More information about Hartwell from the Jasper Hill website.

Thursday, May 4, 2017

1924 Bleu

Herve Mons has stepped back into the limelight as the affineur of the stellar 1924 Bleu, a blue cheese that's made with equal parts sheep and cow milk, but the true hero here is Francois Kerautret, the cheese marketer who created this charming treasure. He transitioned into a cheesemaker when he had the idea to take Roquefort back to its roots before it received the first ever appellation d'origine of any cheese in 1925 that required cheesemakers to use only sheep's milk and to make and age Roquefort using specific guidelines. Kerautret wanted to go back to using a mixture of milk instead of purely sheep's milk for his version of blue cheese. After a few years of urging, Kerautret persuaded Mons to work with him on a prototype, and, not long after, 1924 Bleu was born. If Roquefort is the bold king and Bleu D'Auvergne is the calmer prince, then 1924 Bleu is the beautiful and lively duchess in the royal blue cheese family.

1924 Bleu
1924 Bleu is rich and creamy.
1924 Bleu Herve Mons
There are a lot of blue-green veins in this cheese.

Aged in Herve Mons' caves near Roanne, almost 400 miles from Roquefort, 1924 Bleu develops a natural rind that has a nice aroma of the country. The aging process continues when the wheels are sent to the United States, and they end up being about four or five months old once the consumer digs into the wonderful, extra creamy interior. The rind adds to the overall woody, earthy, mushrooomy flavor, but the first thing you will notice is a quick burst of salt and a spicy tang that evens out quickly. Notes of straw and a sweet, nutty taste that pairs well with the traditional mold of blue cheeses follow. The longer the cheese ages, the more hints of ammonia emerge, but even when this little blue is past its prime, it's still tasty. But, oh, that rich creaminess! That's what will stick with you. I do suggest that you eat this while it's younger, but if you're not afraid to take a walk on the wild side, go ahead and let it age.

As I often suggest, a nice crusty French bread goes well with 1924 Bleu. Try it with some wildflower honey or on a spinach salad. You can use it in a stuffed chicken or in stuffed mushroom caps, and it also adds flavor to any cheese dip recipe.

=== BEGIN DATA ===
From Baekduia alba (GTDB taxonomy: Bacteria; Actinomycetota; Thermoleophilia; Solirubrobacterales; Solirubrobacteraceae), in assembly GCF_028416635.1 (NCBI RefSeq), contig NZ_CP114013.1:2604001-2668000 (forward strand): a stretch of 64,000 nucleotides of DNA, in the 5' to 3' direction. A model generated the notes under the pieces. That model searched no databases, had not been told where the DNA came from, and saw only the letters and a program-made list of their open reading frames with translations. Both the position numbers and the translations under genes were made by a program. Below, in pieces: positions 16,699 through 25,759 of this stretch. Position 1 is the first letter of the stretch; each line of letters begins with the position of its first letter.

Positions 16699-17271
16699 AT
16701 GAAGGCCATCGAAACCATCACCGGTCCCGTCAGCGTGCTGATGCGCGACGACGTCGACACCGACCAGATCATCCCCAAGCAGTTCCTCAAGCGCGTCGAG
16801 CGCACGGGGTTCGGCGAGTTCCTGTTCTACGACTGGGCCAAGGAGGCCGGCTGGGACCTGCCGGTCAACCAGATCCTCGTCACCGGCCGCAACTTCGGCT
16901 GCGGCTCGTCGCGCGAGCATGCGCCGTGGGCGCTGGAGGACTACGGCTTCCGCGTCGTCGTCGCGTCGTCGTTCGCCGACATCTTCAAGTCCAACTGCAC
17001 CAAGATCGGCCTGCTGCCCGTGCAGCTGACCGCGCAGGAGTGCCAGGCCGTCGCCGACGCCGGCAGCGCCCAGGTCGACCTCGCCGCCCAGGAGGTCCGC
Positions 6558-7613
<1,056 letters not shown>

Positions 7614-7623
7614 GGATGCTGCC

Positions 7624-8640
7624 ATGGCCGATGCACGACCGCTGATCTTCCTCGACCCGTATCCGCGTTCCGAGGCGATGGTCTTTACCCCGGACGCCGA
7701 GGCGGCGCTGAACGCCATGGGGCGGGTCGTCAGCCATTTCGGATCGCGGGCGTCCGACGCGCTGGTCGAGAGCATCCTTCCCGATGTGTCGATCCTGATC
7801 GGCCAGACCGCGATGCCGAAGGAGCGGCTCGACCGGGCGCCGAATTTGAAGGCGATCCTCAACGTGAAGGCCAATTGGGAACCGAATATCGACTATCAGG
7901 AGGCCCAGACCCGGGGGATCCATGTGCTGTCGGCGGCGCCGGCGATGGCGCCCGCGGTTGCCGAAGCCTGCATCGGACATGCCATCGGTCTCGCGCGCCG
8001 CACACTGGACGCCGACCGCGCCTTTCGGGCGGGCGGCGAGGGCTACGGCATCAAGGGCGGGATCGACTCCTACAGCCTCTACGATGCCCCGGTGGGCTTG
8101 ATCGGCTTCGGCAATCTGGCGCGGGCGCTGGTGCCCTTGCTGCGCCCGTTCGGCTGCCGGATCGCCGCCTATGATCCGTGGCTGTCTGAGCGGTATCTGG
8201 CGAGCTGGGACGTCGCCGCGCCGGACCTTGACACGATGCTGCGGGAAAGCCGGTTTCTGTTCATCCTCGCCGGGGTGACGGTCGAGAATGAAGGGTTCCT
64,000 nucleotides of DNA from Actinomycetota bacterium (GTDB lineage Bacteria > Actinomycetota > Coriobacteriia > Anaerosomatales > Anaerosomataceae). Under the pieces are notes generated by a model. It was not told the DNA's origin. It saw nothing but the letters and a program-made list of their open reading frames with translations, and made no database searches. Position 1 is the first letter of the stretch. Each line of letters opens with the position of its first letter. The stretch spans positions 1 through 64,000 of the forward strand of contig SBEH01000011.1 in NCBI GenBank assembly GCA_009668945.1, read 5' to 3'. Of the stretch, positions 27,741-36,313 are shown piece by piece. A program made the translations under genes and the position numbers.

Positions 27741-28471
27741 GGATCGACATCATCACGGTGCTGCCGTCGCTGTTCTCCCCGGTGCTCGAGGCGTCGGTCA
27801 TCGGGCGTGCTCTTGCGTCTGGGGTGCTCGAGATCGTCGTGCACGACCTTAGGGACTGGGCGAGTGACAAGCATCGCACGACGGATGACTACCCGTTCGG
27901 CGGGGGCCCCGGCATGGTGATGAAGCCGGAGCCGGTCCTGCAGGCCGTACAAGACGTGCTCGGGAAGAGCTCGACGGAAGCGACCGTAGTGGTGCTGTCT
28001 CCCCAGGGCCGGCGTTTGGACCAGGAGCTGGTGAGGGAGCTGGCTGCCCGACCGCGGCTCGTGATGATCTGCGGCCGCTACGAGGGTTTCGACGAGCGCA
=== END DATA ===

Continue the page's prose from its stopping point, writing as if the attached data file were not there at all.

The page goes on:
I served this blue with Two Rivers Vintner's Blend, but it's an elegant cheese that will pair well with many wines including Arneis, Muscat, Chardonnay, Riesling, Gamay, Zinfandel, Chenin Blanc, Sauternes or even a sherry or, for you beer fans, a porter or stout.

Vintner's Blend
Two Rivers Vintner's Blend pairs well with this cheese.

Thursday, April 20, 2017



Didn't I recently say I was looking for a cheese with some funk? Well, I found it. Hold onto your extra tall and slightly outlandish Godfather hats. This is Funkmeister, a cheese named for that stinky, pungent odor that comes from a good washed-rind cheese. It's exciting and cool and slightly out there and maybe just a little bit dirty, but man, like those bad boys that are oh so good, you will want to keep coming back to this one.

Haystack Mountain in Longmont, Colorado is known for its goat milk cheeses, but they carry an excellent selection of cow milk cheeses as well. The company has been creating award-winning products since 1989. Jackie Chang is the lead cheesemaker at Haystack Mountain. She grew up in Taiwan and Korea and moved to Boulder in the late 80s. Her cheeses are designed to be flavorful but not overpowering. Such is the case with Funkmeister.

Funkmeister is a double cream, washed-rind cheese, washed in a cultured brine. This process encourages bacteria to spread and grow on the surface of the rind, enhancing the aroma, flavor and aging of the cheese. The cow's milk and cream used are organic. A vegetable rennet is used in the cheese-making process, so vegetarians can dig in without worry.

Inside the ochre rind that's ever so slightly sandy is a rich ivory paste. To say it's creamy is an understatement. The inner texture is divine and practically melts on your tongue. The complex flavor is equally magnificent. It consists primarily of a cream taste with strong notes of raw hazelnuts and softer undertones of straw, mushrooms and earth with a gentle but noticeable tang that goes right to your nose, not unlike the little zing associated with yogurt. This cheese is spicy and sharp without being obnoxious. There's a good dose of salt that hits your palate after the initial flavor has subsided and a very, very slight bitterness at the finish that's not at all unpleasant. The flavors intensify as the cheese ages. Oddly, despite the very obvious pungent and spicy flavor, my overall impression is that this is a delicate, fruity cheese. Sure, it's showy and outrageous on the surface and maybe a little bit offensive to the nose, but there's a refinement about Funkmeister that puts it up close in ranking to cheeses such as Epoisse and Pont l'Eveque.

Funkmeister has an interesting looking rind.

Saving room for some crusty bread on this plate.